I thought it would be nice to more directly highlight some of Whisson’s work, which is notable not only for his fresh, crisp, painterly technique, but for the remarkable energy and economy with which he presents his subjects.
I also find his approach to values fascinating. While some painters compress their values into a limited range — which is a common way to produce a kind of value harmony — Whisson seems to be unabashed about going from darkest darks to lightest lights in his compositions, and making it work beautifully.
In the hands of lesser painters, this can lead to awkward value relationships, but Whisson takes it on with apparent ease. I’m not certain I’m right in my analysis, but it looks to me as though he is compressing his value ranges in a different way, still using a limited range, but grouping them at the two ends of the value scale, leaving out some intermediate values to create a different kind of harmony.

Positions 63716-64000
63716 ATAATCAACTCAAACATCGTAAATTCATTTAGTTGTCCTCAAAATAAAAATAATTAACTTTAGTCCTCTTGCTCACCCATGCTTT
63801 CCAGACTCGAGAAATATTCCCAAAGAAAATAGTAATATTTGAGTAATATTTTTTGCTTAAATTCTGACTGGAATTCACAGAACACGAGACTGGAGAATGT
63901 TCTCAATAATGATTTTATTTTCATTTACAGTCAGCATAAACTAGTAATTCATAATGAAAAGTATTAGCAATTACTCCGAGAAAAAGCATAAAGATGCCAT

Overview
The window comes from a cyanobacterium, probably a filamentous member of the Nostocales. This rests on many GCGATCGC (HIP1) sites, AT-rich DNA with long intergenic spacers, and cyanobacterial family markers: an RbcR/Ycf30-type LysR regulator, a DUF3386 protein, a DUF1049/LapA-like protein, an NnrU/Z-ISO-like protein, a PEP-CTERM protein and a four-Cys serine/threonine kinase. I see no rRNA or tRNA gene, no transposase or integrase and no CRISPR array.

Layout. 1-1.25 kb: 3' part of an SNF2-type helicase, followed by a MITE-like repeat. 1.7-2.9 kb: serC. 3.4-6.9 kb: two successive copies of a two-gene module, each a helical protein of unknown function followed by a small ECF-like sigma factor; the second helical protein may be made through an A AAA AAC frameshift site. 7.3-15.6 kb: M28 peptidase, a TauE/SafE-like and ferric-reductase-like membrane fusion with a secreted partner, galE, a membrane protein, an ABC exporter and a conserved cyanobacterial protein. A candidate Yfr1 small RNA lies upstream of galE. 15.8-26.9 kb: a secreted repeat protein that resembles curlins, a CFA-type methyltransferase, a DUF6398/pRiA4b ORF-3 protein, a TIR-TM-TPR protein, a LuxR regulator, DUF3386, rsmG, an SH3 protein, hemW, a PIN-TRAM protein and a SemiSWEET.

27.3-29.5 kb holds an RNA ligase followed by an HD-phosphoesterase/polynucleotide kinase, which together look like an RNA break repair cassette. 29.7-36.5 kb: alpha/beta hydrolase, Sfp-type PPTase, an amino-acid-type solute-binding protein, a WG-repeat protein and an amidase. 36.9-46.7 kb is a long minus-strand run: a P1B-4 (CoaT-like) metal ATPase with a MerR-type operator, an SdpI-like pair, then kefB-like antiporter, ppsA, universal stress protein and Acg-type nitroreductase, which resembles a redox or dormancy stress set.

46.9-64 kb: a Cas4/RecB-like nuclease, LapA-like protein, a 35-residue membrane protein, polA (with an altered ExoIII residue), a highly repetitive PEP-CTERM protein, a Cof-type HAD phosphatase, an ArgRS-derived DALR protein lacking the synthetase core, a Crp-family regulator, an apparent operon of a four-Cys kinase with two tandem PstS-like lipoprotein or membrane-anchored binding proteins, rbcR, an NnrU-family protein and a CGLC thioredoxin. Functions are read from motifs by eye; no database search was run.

He also makes keen use of value masses, arranging his compositions with large, forcefully geometric shapes, within which are nuanced variations of color. All of this is wrapped in a marvelously textural application of paint, in which the brush marks themselves are often pronounced geometric forms.
As much as I enjoy his bold landscape and cityscape scenes, I find a particular magic in his interiors, where his fascination with patterns of light and shade plays out at a smaller scale.
Whisson regularly conducts workshops, and his schedule this year brings him here to the US, though many venues have been booked up already.
The gallery has a selection of images of Whisson’s work, in which you can see the surface character of his work better than in the somewhat small ones on his website. I’ve linked to other galleries in which he is represented below.